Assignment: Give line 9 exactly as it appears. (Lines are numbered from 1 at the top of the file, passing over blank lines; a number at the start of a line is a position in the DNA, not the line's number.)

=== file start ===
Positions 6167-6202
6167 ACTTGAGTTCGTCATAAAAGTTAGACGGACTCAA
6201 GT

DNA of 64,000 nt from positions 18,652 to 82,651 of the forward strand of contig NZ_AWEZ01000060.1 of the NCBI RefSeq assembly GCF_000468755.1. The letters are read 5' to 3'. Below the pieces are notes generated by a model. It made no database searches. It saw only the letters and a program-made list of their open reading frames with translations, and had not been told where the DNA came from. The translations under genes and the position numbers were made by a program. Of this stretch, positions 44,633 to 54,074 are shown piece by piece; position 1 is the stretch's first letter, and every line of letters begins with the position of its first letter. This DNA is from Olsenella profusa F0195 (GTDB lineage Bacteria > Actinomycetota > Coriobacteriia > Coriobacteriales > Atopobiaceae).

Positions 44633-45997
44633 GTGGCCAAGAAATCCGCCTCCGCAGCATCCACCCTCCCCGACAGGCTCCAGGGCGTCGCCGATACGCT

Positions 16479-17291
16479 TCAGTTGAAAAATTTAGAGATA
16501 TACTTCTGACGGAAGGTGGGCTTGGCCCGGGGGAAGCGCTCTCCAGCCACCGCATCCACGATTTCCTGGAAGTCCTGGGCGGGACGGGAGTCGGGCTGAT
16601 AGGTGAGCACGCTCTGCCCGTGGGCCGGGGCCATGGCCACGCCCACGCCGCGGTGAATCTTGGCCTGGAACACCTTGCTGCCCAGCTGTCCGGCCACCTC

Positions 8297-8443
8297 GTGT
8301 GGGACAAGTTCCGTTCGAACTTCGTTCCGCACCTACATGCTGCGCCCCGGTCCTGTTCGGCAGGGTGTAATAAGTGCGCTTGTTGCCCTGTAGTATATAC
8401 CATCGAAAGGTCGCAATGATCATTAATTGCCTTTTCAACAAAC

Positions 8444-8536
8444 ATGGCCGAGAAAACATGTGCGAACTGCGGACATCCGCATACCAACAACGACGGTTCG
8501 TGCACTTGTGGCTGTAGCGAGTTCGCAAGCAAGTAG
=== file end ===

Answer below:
16501 TACTTCTGACGGAAGGTGGGCTTGGCCCGGGGGAAGCGCTCTCCAGCCACCGCATCCACGATTTCCTGGAAGTCCTGGGCGGGACGGGAGTCGGGCTGAT